• The Infractions Forum is available for public view. Please note that if you have been suspended you will need to open a private/incognito browser window to view it.

[General Anime] Non-Current Anime Discussion Thread

q_3

Ge.
Validated User
The current run of GeGeGe no Kitarou had an episode that directly criticized schools whitewashing Japan's role in the war. And that's an all-ages show that airs Sunday mornings!
 

Shadowjack

Cartoon Poet
RPGnet Member
Validated User
Continuing this current tangent:

(Bearing in mind that I'm new to anything Gundam, though I am aware of some of this from cultural osmosis…)

Why do I mention sympathy for the grunts, even though they're enemy? Well, I always like to see the little people get a bit of agency in a TV show or movie. So often ordinary people like us are the background for the drama of the grand romantic characters with names - redshirt chewtoys for monsters or fight scenes. Here's an episode where the redshirts make their own plans, for the prosaic goals of excitement (not so laudable, but understandable in brash young men) and possibly winning a ticket home (very sympathetic). The grand big picture is beyond their understanding or ability, but they try to make the best of their little piece.

The impression I'm getting from the show so far is – if we're talking symbolism or cultural associations – that both sides are like Japan in the Pacific War.

I mean, Zeon is obviously a bunch of conquering fascist bastards. Not much to say there. I was a little surprised they didn't bust out a "Sieg Zabi!" during the funeral. Char's an interesting antagonist to watch, but I'm not expecting him to display a lot of virtue any time soon.

But in this same episode I just mentioned, Lt. Bright was cheerfully threatened with demotion and/or execution if he raises any more objections… and this is the second time he's been threatened with court martial for following lawful orders. And in a previous episode, we saw Federation soldiers demoralized, drunk, and looting from the civilians they were supposedly there to protect. And the repeated comments from civilian characters implying that a lot of the original space colonists were forcibly resettled, rather than volunteers. This, the show tells us, is what even "our side" looks like in a war, the reward you get for obeying your solemn duty to your country: stuck on desert islands you took by killing the natives, with orders to banzai charge when you finally run out of ammo, and no matter what you do your homeland gets firebombed anyway.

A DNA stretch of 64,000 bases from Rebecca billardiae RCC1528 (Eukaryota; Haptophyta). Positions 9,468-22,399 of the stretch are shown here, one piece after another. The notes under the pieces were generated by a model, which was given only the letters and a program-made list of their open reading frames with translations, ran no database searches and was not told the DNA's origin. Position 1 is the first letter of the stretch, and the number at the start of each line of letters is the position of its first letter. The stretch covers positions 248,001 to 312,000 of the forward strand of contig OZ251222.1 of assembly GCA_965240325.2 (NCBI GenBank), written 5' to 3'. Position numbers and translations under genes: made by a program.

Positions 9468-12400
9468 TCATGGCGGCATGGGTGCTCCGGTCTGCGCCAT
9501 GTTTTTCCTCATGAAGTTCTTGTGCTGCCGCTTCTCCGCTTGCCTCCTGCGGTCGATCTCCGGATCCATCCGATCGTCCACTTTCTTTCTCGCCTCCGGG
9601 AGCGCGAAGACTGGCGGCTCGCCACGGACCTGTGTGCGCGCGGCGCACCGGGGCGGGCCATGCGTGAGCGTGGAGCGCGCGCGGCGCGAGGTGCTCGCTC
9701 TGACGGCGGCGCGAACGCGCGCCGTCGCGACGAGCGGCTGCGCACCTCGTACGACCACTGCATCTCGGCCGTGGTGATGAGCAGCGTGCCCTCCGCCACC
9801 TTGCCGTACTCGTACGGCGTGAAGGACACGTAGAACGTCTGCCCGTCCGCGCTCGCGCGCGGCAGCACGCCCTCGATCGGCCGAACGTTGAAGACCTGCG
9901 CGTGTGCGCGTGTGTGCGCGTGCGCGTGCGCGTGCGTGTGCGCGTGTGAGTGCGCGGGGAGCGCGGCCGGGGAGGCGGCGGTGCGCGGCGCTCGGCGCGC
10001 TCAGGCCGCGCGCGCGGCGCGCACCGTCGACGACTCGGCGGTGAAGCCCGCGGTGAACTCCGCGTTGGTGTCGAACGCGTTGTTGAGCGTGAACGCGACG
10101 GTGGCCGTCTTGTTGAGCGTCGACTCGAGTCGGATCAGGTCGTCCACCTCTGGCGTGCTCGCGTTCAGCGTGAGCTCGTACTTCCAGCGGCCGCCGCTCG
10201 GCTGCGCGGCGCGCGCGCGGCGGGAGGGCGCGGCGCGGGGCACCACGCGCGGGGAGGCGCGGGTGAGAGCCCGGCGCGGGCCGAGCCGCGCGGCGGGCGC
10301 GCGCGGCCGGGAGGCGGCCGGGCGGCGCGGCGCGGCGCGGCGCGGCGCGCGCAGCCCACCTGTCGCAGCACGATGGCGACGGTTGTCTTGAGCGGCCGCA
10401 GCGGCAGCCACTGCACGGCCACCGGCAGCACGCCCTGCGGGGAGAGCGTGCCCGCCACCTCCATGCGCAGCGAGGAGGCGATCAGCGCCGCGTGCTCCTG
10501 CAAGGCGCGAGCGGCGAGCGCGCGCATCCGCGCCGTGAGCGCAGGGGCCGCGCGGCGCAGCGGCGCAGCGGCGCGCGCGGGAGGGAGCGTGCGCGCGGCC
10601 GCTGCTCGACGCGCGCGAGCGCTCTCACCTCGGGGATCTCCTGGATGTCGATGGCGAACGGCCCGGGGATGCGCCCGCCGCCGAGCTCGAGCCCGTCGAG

The show's sympathy is pretty firmly with the civilians caught in the gears of the war machine first, and the ordinary soldiers (who aren't too sure on exactly what they're fighting for and haven't much choice anyway, but can still inflict a lot of misery) a distant second… and the officers and politicians in charge of the madness are waaaaaay at the back of the line. Guys like Bright are stuck in the middle, trying to save what lives they can but trapped in thrall to the war effort, tainted by having to inflict the war on those they would rather protect. We just want the war to end already.